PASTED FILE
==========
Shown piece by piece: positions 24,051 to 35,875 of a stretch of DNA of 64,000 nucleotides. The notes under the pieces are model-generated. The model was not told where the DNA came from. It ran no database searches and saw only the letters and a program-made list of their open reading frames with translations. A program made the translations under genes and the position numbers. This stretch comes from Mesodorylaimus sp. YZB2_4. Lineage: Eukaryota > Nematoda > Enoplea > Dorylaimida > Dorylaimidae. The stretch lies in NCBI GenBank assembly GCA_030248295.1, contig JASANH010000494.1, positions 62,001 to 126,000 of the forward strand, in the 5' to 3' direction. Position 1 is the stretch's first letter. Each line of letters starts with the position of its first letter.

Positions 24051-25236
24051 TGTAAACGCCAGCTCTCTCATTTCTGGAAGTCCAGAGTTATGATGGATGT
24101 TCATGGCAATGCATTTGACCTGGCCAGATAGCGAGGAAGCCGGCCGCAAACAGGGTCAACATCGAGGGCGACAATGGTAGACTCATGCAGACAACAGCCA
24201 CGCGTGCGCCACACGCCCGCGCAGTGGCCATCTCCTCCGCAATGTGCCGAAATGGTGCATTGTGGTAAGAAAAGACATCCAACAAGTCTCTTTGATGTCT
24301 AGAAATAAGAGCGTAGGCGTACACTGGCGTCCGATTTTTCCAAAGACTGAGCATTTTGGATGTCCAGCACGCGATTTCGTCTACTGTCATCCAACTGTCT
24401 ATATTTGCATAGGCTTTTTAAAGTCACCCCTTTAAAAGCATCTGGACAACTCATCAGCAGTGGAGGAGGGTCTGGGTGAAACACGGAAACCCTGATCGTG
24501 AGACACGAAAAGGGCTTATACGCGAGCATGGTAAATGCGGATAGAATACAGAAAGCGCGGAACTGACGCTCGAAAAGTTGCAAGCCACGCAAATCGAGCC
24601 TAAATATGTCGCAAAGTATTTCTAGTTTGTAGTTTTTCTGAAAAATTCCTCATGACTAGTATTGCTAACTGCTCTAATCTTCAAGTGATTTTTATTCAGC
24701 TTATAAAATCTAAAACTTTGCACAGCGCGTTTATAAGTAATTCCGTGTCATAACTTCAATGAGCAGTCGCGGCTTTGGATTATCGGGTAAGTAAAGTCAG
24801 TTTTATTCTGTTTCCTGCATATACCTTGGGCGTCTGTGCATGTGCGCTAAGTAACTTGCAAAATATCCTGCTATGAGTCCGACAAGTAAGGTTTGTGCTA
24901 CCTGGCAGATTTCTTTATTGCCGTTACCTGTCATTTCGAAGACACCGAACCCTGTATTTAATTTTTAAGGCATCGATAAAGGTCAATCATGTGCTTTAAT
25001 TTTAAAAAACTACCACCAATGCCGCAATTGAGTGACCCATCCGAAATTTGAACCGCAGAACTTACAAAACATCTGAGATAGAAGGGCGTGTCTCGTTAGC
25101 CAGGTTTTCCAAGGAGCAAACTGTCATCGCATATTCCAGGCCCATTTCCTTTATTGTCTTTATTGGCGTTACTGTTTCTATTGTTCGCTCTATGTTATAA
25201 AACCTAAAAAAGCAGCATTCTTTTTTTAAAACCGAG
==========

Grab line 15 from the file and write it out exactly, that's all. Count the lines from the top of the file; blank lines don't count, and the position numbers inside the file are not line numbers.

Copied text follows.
25201 AACCTAAAAAAGCAGCATTCTTTTTTTAAAACCGAG